Rabbit Rhythms November 2020:
It's the 11th anniversary of Raising-Rabbits.com! We're celebrating by telling you a bit about ourselves, AND, we've dropped the price on all our e-books. All e-books are 10% discounted for the next two weeks!
In this month's newsletter, we also cover an underrated rabbits, the Lilac rabbit. These rabbits are known for what their name suggests, their beautiful lilac color! Their coats give them an almost satin look, with the dove-blue shining brightly in the light. Read about the history behind these rabbits, in addition to their temperament and breeding standards.
Rabbits usually laugh at winter, which is just around the corner. And we can laugh too, with ultra-warm knit caps available through Raising-Rabbits.com. Keep reading!
'Lilac' in rabbit jargon is used in reference both to the breed and the color. The breed of rabbit is specifically named for its color, but the color itself can be found in many other breeds. The breed first appeared in multiple locations in the early 1900s. A rabbit breeder by the name of Mabel Illingworth crossed Havana Rabbits with Blue Imperials with the outcome being a lilac colored rabbit. Other breeders such as C.H. Spruty and R.C. Punnet created a larger, lilac colored rabbit by crossing Blue Beverens and Havanas. These three were condensed into the Lilac breed and were brought to the United States in 1922.
As the name suggests, the only accepted color is lilac which is described as "medium dove gray." While there is only one color accepted, the shade of this color varies widely due to the different origins. Their ears are generally 3.5 to 4 inches long, and their weight averages around 5.5 - 7.9 lbs (2.5 - 3.6 kg). They are most used for their meat and coats but also kept as pets and for show. The Lilac breed has never been the most popular as they aren't as big as typical meat rabbits. However, they are very gentle, friendly, and easy to handle, making for great pets.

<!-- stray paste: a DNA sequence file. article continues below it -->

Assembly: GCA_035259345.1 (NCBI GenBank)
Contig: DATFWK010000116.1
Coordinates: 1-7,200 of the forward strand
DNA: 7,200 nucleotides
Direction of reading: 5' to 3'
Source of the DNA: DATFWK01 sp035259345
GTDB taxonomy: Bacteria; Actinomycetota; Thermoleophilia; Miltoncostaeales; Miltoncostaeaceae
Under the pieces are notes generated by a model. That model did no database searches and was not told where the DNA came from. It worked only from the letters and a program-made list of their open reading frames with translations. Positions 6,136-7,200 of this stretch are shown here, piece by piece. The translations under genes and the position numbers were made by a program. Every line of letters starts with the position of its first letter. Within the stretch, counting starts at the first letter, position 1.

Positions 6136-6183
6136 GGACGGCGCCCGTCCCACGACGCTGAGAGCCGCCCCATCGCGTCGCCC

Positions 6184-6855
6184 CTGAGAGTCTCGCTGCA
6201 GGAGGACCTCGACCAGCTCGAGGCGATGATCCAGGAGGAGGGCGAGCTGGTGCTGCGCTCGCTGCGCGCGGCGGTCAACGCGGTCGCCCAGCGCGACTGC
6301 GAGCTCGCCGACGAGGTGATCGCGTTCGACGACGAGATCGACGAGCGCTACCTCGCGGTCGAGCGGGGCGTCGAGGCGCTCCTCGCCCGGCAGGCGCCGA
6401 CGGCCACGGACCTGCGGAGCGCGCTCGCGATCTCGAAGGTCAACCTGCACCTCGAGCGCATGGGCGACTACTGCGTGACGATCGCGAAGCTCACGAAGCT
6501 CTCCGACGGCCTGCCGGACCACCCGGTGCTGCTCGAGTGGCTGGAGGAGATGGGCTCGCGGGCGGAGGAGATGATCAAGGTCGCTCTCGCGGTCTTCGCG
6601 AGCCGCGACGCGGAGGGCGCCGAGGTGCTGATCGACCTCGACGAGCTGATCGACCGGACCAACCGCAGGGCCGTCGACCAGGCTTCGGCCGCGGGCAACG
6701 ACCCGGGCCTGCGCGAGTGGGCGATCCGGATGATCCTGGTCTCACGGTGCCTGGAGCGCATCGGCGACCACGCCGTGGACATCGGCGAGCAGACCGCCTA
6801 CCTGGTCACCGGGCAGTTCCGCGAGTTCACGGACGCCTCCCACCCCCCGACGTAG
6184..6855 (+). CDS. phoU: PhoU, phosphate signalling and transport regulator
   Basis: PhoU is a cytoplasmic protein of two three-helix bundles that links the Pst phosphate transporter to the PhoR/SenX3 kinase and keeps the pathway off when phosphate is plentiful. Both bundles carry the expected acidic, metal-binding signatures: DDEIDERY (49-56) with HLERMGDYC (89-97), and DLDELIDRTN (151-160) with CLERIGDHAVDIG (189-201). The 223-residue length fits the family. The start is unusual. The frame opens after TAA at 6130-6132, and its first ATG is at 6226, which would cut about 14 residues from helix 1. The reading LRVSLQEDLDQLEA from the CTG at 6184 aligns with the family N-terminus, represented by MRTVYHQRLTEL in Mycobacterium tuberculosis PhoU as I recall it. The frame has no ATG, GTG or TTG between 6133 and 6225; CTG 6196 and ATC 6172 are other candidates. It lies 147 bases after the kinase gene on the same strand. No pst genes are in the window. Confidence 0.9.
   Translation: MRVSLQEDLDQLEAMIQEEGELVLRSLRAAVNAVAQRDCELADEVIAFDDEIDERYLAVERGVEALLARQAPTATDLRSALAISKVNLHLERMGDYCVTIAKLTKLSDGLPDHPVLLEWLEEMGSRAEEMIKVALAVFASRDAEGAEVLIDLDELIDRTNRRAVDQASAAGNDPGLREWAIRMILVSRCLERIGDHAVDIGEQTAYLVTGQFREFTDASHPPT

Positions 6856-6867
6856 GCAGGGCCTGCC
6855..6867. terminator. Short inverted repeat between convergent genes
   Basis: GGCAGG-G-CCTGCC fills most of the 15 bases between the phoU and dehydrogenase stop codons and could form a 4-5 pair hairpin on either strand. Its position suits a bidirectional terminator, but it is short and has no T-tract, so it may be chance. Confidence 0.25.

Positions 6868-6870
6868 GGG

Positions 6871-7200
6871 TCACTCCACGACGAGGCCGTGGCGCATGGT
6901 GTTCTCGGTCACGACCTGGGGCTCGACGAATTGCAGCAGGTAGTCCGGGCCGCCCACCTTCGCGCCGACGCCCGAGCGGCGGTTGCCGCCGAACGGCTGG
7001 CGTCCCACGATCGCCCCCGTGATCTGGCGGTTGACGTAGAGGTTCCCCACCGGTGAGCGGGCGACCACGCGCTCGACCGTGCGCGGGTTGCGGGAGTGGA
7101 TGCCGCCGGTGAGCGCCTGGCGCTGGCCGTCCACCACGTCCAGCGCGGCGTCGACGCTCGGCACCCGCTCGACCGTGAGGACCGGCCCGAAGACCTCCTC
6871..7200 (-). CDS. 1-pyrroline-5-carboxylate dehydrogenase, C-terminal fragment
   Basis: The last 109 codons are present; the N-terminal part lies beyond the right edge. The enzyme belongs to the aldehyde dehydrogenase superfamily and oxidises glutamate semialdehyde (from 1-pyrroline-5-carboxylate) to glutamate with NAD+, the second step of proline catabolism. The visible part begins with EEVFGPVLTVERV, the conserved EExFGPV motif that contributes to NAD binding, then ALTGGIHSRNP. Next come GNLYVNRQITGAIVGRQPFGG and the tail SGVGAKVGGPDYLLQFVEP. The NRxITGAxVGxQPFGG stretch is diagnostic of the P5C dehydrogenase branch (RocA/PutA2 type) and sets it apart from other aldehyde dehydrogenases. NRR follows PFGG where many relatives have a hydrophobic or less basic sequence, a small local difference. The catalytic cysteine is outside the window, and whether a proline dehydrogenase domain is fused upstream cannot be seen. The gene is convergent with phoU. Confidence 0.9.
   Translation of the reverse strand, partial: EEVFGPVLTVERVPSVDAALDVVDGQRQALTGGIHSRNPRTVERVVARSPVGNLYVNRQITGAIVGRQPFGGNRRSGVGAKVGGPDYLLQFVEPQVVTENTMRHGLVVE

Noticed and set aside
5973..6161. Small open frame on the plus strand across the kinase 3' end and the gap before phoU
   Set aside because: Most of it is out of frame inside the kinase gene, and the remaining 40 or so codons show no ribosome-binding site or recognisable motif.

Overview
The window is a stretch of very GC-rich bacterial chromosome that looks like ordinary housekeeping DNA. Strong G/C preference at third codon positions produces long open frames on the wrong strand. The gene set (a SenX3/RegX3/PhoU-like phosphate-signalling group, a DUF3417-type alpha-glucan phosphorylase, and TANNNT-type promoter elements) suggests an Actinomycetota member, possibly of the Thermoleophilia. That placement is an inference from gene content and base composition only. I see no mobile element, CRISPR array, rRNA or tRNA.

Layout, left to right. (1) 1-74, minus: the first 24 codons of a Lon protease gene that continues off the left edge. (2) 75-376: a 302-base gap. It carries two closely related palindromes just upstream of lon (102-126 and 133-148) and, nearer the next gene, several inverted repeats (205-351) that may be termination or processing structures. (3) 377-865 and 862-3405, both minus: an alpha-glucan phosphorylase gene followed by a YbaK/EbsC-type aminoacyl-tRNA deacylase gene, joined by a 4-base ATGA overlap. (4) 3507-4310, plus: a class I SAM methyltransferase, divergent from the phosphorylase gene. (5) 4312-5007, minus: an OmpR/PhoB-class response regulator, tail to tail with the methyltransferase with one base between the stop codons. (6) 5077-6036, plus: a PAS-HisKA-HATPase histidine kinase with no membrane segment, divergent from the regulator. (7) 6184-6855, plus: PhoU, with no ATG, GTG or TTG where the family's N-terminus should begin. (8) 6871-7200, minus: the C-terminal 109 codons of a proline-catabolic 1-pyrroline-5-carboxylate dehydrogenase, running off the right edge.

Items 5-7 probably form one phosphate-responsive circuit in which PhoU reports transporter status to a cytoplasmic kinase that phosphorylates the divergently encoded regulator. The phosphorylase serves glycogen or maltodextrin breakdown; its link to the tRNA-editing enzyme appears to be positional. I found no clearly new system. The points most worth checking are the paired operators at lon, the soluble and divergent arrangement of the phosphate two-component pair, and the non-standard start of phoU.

Raising-rabbits.com was founded by Karen Patry eleven years ago on November 17, 2009.
At the time, Aurora Rex Rabbit Ranch was thriving. I had a barnful of rabbits and many years of rabbit experience. My Rex competed well on the show table. Creating Raising-Rabbits.com during a lull in traditional employment was a huge lark. I love giving fellow rabbit breeders and rabbit lovers the educational and other tools in order to do well by their own rabbits. This is our mission:
To provide comprehensive information and how-to instructions on all aspects of raising rabbits.
I frequently answer reader questions. You'll find my comments and answers appended to reader questions with the preface, "Karen Sez..."
For nearly all services on Raising-Rabbits, there is absolutely no charge. There are over 1,500 pages of free free information on Raising-Rabbits. We also offer several reasonably priced e-books and our book, Rabbit Raising Problem Solver, available in both paperback and Kindle versions.
In 2015, my hub underwent heart surgery. That was the point at which I decided for his sake to minimize the actual rabbit raising. Nevertheless, Raising-Rabbits continues to be very popular on the world wide web, even if we don't actually raise and sell rabbits any longer.
The workload continues to increase, and for this reason I was glad to find an excellent assistant - Meghan. Learn a bit about her below. With her heart set on a lucrative career in the medical field, I know we won't enjoy her skills forever, but I'm thrilled for her help while I have it.
I'm Meghan Stinard, administrative assistant for Karen. My job is to write pages and newsletters, customer service, and keep the information on Raising-Rabbits.com up to date.
I am currently a third year university student at Washington State working towards my bachelor's degree in biology. My goal is to get my master's degree and become a Physician's Assistant. Karen is wonderful to work with, and she has supported me in obtaining my dream by supplying me with this job. I won't always work for Raising-Rabbits.com, but I am forever grateful for this experience.
Learn more about us at Aurora Rex Rabbit Ranch.
Rabbits are generally unfazed by low temps even into sub-zero ranges. We've addressed this in prior editions of Rabbit Rhythms, and in regards to kits, on the website. Here are a couple links:
Winter probably affects us humans more than it does the rabbits. If you have any additional questions about taking care of your rabbits in winter, our Outdoor Rabbits in the Winter page covers all the details.
Maybe your friends would too...
Your friends at Raising-Rabbits.com wish you a Happy Thanksgiving and wonderful November 2020.
Enjoy your rabbits!